Congress leaders consent to postpone government shutdown deadlines



Congressional leaders have agreed on a funding deal to avoid a partial government shutdown this weekend by extending the expiration dates for federal finances until later in March. Approximately 20% of the federal government, including departments such as Transportation, Veterans Affairs, and Agriculture, were set to shut down unless new spending legislation was approved. The deal will extend funding for some departments until March 8 and others until March 22, giving lawmakers more time to finalize full-year spending legislation.

Congress Averts Weekend Government Shutdown with Funding Extension

A funding deal was agreed upon by Congressional leaders on Wednesday, averting a potential partial government shutdown this weekend and extending federal finances’ expiration dates into March. The deal is a step towards finalizing the details of a $1.7 trillion spending package.

Approximately 20% of the federal government, including Transportation, Veterans Affairs, Housing and Urban Development, and Agriculture departments, was due to close at 12:01 a.m. Saturday without new spending legislation. With the leadership agreement in the House and Senate, the funding for these departments, along with the Commerce, Justice, and Interior departments, will now expire on March 8, a week later than initially planned. The rest of the government, including Defense and State departments, will have funding extended until March 22.

Informed sources confirmed the plan details, which were formally announced by House and Senate leaders on Wednesday afternoon. The House could vote on the legislation as early as Thursday. The extension gives lawmakers time to finalize full-year spending legislation for these agencies. However, the agreement initiates a scramble on Capitol Hill to approve the extension (also called a continuing resolution or CR) before midnight Friday to avoid even a brief shutdown.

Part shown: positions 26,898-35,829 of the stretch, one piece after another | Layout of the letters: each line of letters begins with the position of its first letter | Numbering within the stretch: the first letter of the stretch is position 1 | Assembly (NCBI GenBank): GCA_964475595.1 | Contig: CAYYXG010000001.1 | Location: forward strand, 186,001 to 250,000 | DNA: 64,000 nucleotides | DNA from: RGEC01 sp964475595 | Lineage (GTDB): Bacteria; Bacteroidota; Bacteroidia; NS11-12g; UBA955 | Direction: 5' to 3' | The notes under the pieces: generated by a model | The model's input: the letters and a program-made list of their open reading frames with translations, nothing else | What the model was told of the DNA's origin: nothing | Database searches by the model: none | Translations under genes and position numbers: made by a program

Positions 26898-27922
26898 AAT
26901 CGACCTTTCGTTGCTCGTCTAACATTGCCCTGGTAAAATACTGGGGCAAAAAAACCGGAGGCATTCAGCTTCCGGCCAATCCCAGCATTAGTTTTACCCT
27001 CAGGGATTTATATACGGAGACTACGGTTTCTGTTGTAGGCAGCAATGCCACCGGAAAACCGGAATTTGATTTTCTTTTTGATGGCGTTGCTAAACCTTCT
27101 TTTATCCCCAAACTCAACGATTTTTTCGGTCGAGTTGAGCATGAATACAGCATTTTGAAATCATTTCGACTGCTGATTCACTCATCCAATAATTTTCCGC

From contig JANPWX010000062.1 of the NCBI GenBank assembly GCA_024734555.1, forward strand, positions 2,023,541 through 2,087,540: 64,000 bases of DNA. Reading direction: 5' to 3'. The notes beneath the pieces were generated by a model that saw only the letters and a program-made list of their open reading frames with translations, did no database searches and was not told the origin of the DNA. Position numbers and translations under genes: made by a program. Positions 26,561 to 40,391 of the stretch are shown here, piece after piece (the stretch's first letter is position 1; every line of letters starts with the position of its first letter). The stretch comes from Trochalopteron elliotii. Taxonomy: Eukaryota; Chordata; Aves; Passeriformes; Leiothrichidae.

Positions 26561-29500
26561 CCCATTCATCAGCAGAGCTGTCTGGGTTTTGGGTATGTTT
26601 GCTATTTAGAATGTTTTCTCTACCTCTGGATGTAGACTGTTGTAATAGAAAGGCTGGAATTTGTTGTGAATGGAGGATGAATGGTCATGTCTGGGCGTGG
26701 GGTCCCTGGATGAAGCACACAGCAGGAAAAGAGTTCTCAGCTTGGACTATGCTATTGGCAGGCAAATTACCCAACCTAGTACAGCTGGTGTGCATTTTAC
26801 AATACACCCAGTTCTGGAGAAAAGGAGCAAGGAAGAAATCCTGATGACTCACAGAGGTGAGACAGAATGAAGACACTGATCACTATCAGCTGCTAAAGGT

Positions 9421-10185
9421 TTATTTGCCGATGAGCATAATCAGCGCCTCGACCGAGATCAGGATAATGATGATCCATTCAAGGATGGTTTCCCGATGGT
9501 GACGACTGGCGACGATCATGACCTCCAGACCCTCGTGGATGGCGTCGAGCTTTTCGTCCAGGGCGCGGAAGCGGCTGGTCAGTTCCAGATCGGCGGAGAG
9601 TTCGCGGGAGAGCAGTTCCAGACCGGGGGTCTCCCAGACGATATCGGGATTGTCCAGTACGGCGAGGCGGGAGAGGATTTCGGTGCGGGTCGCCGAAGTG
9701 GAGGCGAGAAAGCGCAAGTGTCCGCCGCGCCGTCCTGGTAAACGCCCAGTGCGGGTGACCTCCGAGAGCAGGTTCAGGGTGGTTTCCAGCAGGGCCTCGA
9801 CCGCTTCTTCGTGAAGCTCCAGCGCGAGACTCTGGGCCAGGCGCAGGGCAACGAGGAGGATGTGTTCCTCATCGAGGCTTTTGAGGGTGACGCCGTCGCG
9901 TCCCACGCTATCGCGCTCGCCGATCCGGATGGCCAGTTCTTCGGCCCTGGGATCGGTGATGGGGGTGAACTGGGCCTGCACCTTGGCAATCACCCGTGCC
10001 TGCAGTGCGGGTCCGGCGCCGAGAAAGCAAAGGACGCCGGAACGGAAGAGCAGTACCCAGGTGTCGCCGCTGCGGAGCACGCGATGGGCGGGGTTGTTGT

House Speaker Mike Johnson (R-La.) introduced the extension to Democrats who were initially receptive. “If that’s what it takes to get this done, then let’s do it. But this ‘kicking the can down the road’ crap really does need to stop,” stated Sen. Jon Tester (Mont.), the top Democratic negotiator on the defense appropriations bill.

Johnson, Senate Majority Leader Charles E. Schumer (D-N.Y.), Senate Minority Leader Mitch McConnell (R-Ky.), and House Minority Leader Hakeem Jeffries (D-N.Y.) met with President Biden to discuss the funding lapse, and left the meeting positive about a plan to prevent a shutdown. “Negotiators in both chambers continue working to ensure the government will not shut down at the end of the week,” Schumer stated optimistically on the Senate floor Wednesday morning.

Congress has passed three short-term spending bills between September and January. The expiration dates for federal funding were staggered and then extended with another continuing resolution in January due to ongoing struggles to pass spending measures for the rest of the 2024 fiscal year.

However, policy demands from both Republicans and Democrats prolonged negotiations and pushed the brink of shutdown. Republicans loaded their spending bills with far-right policy demands, while Democrats requested additional funding for the federal anti-hunger program for low-income women, infants, and children.

Democrats pushed back against a provision allowing veterans needing help with federal benefits to own and purchase firearms. However, many of these demands began to fade as negotiators focused on a stopgap deal.

Republicans, especially in the House, found themselves with minimal leverage for their policy. House Speaker Johnson, who holds a narrow two-seat majority, faced ongoing stall tactics on the House floor from the archconservative Freedom Caucus, which repeatedly called for a year-long funding bill with automatic spending cuts. Such a proposal would likely lead to a shutdown, as preferred by Freedom Caucus members.

“If our House Republican colleagues of good will want to avert a shutdown — if they want to govern responsibly as they say they do — then they must resist the centrifugal pull of the extreme hard-right who want to burn everything down,” warned Schumer on the Senate floor.

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